Trump questions why he should participate in GOP primary debates


It is hard not to see a fear of Ron DeSantis animating everything Donald Trump does these days. Combine that with Trump’s general modus operandi of crying foul in advance at anything he expects to go against him while declaring victory before all the votes are cast, and you get what is happening right now. 

First, we had Trump’s preposterous effort to deride Republican governance in Florida and Trump intimidating people such as Steve Daines (chair of the National Republican Senatorial Committee) into endorsing him while touting himself as the bĂȘte noire of “the Establishment.”

Now, Trump is musing about pulling out of the debates on the theory that his lead is “insurmountable” nine months before the first vote is cast.

Trump on Tuesday raised the prospect of skipping the two Republican White House primary debates that have been announced thus far, suggesting he should not have to subject himself to such scrutiny given his commanding lead in the polls.

“I see that everybody is talking about the Republican Debates, but nobody got my approval, or the approval of the Trump Campaign, before announcing them,” Trump wrote on Truth Social. “When you’re leading by seemingly insurmountable numbers, and you have hostile Networks with angry, TRUMP & MAGA hating anchors asking the ‘questions,’ why subject yourself to being libeled and abused?”

Trump also took issue with plans to hold the second planned GOP debate at the Ronald Reagan Presidential Library in California, noting that Fred Ryan, publisher of The Washington Post, is chairman of the board of trustees at the Reagan library.

The first GOP primary debate is set for August in Milwaukee. The date of the second has not yet been announced.

It has become commonplace for Trump to threaten to skip debates dating back to his time as a candidate for the Republican nomination during the 2016 primary.

He threatened to skip a primary debate in early 2016 because he felt then-Fox News anchor Megyn Kelly would not treat him fairly. Kelly at an earlier debate had pressed Trump on his previous derogatory comments about women.

In March 2016, Trump threatened to skip a CNN town hall interview, citing his perception that the network had treated him unfairly.

In 2019, Trump suggested he may skip the presidential debates the following year if they were hosted by Fox News as he took issue with the network’s coverage.

And in the lead up to the 2020 debates between Trump and Biden, Trump repeatedly raised the prospect of boycotting the debates over issues with the nonpartisan Presidential Debate Commission.

The Republican National Committee (RNC) has not yet laid out the criteria for participating in this summer’s primary debates, though Chairwoman Ronna McDaniel has said those who wish to participate will have to agree to a pledge to support the eventual nominee, something Trump did not do during the 2016 primary.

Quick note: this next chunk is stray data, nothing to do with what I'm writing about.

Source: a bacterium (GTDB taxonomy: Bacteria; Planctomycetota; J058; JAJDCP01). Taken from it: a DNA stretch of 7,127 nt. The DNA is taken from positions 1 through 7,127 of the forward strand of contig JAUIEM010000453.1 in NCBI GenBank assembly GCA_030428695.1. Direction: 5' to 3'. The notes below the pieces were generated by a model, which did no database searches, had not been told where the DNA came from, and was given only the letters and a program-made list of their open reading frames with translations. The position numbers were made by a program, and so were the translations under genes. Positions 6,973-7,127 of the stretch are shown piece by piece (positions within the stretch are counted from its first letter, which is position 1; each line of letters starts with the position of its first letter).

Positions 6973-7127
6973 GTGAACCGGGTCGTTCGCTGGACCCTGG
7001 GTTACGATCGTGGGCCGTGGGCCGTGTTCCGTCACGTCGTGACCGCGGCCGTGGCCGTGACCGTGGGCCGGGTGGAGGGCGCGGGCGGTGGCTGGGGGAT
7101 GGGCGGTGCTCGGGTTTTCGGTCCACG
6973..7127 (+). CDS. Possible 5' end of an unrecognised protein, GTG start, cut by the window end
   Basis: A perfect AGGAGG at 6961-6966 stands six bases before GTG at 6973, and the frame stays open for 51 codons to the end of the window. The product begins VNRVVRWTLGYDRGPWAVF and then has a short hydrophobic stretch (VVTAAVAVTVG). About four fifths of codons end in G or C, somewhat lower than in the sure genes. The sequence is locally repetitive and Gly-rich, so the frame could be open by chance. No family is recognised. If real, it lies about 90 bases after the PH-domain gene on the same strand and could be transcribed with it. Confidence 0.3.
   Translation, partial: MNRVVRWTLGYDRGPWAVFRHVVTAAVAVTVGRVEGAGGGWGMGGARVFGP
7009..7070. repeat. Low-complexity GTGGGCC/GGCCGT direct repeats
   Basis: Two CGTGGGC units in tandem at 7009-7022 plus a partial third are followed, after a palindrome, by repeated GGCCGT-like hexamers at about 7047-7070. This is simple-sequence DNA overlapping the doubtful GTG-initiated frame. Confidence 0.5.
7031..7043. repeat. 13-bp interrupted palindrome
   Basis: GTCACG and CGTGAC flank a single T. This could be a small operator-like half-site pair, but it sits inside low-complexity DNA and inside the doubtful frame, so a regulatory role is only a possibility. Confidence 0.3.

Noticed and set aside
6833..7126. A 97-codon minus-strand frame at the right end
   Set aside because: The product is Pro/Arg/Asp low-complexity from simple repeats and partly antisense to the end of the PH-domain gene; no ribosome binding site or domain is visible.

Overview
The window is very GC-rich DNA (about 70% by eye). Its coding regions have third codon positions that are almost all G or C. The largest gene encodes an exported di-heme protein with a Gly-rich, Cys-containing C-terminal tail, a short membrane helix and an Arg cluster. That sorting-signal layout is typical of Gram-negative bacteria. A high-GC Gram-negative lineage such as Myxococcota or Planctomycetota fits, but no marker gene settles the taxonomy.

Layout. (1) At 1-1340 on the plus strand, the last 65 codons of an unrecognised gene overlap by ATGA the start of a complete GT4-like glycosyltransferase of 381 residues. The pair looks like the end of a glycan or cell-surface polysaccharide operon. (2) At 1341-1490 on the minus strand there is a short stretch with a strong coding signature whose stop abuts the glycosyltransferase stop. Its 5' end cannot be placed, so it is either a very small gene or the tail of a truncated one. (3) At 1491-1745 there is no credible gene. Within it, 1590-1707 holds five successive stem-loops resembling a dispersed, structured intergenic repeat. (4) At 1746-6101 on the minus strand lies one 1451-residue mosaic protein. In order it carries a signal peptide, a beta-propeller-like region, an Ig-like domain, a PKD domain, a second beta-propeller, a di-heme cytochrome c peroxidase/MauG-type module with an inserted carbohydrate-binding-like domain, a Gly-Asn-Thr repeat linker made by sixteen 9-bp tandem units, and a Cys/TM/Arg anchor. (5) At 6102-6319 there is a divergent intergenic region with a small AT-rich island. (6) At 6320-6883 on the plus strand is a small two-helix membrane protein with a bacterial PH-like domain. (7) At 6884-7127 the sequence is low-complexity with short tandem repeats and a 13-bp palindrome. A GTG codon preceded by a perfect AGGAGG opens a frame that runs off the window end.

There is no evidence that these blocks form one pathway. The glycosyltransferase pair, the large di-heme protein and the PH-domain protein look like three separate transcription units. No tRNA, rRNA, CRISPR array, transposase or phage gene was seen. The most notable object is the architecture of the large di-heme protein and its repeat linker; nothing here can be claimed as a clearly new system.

The potential for 2024 general election debates remains in question: The RNC last year voted to withdraw from the Commission on Presidential Debates, accusing the group that has run the debates since 1988 of bias against its candidates.

Trump is one of several declared candidates in the GOP race, including former South Carolina Gov. Nikki Haley, former Arkansas Gov. Asa Hutchinson and conservative entrepreneur Vivek Ramaswamy. Others, such as Florida Gov. Ron DeSantis (R) and former Vice President Mike Pence, are expected to decide whether to run for president in the coming weeks.

I suppose we shouldn’t just assume that this is Trump’s actual plan for the primary. Trump may be making this sort of threat simply to gain some leverage over how the debates are structured. That might involve the dates, the locations, the moderators, or all of the above. We can’t rule that out, of course. Trump’s reputation as both a dealmaker and a grandstander is legendary and well-deserved.

Others are suggesting that he’s afraid to debate DeSantis. That doesn’t have the ring of truth to it for me. It’s never advantageous to agree to a debate when you’re leading in the polls, but Trump has previously participated in every debate that was offered and really seemed to enjoy being part of the show.

But I would suggest that he needs to be careful here. Acting as if anyone (including the RNC) needs his “permission” to hold debates makes it sound as if the party owes the nomination to him. Trump is not currently the President so he isn’t the nominee by default. That’s a decision for the party’s voters to make. Acting otherwise simply reinforces the image of Washington as a place where the permanent Powers That Be from both parties in the Swamp get to make all of the calls and the “little people” should simply accept what they’re given. It’s not a good look.

While we’re on the subject, you shouldn’t be able to declare yourself the default candidate even if you are the incumbent president. That’s what Joe Biden is trying to do and the DNC is going along with it. Joe Biden may be the President, but he’s a president that fewer than a quarter of the voters want to see running again. And he’s already picking up some credible challengers, including RFK Jr. The Democrats have every reason in the world to hold a real primary at this point and their voters shouldn’t tolerate this sort of coronation when other viable options exist.

If either Biden or Trump refuses to debate and the RNC and the DNC try to go along with that, the other candidates need to organize their own debate. People don’t need a permit from either of the major party committees to talk.
Dan Butcher

Dan Butcher is the editor and publisher of High Plains Pundit. Dan is also the host of the popular High Plains Pundit Podcast.

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